AMD Reports Profitability, Plans Spectre-Proof Zen 2 Chips
Sales of microprocessors for computing and graphics shot up dramatically for AMD in 2017, pushing the company from operating income losses into profitability, executives said yesterday during the Q4 and 2017 earnings call.
President and CEO Lisa Su (pictured above) said 2017 represented "a key product and financial inflection point for AMD" that showed the three-year-old strategic plan to reshape the company was paying off. In addition to strong sales for computing and graphics chips, AMD saw steady revenues last year in the server and enterprise markets, she said.
Su noted that AMD continues to work with partners to roll out CPU and microcode patches for Spectre, one of two major chip-level vulnerabilities that came to light earlier this month. Over the longer term, the company plans to come out with redesigned processor cores that address Spectre at the hardware level, she added.
Zen 2 Redesigned for Spectre
Spectre and Meltdown, which stem from how microprocessors manage kernel memory, affect practically all chips produced by Intel over the past two decades, as well as those from Apple. CPUs from AMD and ARM are vulnerable only to Spectre.
"For Spectre Variant 1, we continue actively working with our ecosystem partners on mitigations, including operating system patches that have begun to roll out," Su said during yesterday's earnings call. "We continue to believe that Variant 2 of Spectre is difficult to exploit on AMD processors."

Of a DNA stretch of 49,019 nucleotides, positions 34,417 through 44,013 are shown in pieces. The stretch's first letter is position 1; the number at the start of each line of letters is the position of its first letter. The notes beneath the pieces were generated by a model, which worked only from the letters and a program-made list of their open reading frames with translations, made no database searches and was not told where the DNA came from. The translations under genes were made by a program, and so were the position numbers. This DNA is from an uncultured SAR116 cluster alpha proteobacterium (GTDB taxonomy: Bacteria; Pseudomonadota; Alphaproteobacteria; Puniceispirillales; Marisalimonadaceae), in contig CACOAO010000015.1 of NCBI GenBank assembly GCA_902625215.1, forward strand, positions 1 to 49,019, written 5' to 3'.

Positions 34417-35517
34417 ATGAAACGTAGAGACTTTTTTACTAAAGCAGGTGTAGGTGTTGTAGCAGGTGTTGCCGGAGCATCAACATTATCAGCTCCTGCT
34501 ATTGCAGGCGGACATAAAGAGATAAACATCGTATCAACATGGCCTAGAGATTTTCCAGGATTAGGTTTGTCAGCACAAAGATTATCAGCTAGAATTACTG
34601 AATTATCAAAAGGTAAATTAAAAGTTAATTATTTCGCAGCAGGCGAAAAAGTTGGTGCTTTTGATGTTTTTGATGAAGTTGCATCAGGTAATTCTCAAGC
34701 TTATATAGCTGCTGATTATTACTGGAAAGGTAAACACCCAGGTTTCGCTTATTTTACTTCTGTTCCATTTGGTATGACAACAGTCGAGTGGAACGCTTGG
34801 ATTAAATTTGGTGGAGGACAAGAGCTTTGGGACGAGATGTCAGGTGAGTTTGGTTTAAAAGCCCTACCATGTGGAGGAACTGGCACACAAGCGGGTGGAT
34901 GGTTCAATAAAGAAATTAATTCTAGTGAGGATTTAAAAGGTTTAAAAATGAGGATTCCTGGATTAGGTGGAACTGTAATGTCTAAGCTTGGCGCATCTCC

Su added that AMD is working over the longer term to incorporate changes into its processor cores that will prevent Spectre-like exploits. The first of those redesigned chips to arrive on the market will be the Zen 2, a 7-nanometer-based, x86 processor, she said.
2018 a 'Defining Year for Server Business'
AMD's 2017 revenues totaled $5.33 billion, a 25-percent increase over 2016 revenues. Senior vice president, CFO and Treasurer Devinder Kumar said it was "particularly noteworthy that the Computing and Graphics segment was profitable for the first time in six years."
Helping to drive those increased revenues were several new products released by AMD during 2017, including the Ryzen and Ryzen Pro processors for consumer- and enterprise-focused PCs; the Ryzen mobile processor; the Radeon Pro Vega, featured in Apple's latest iMac Pro; and the Epyc server system-on-chip for enterprise data centers, aimed at helping AMD better compete with Intel in the data center processor market.
At the end of 2017, AMD had closed "dozens of new server deals in the quarter, securing key design wins with education, financial services and hosting companies," Su noted yesterday. "We also had several key announcements in the quarter, as we continue to see a steady drumbeat of adoption."
According to its outlook for Q1 2018, AMD expects first-quarter revenues of around $1.55 billion, "an increase of 32 percent year-over-year, primarily driven by the strength of the ramp of new Ryzen, GPU and Epyc products."
"2018 is clearly a defining year for the ramp of our server business and we remain focused on our goal of achieving double-digit market share in this important market segment," Su said. "2017 laid a solid foundation with strong financial results and significant progress towards achieving our long-term goals."
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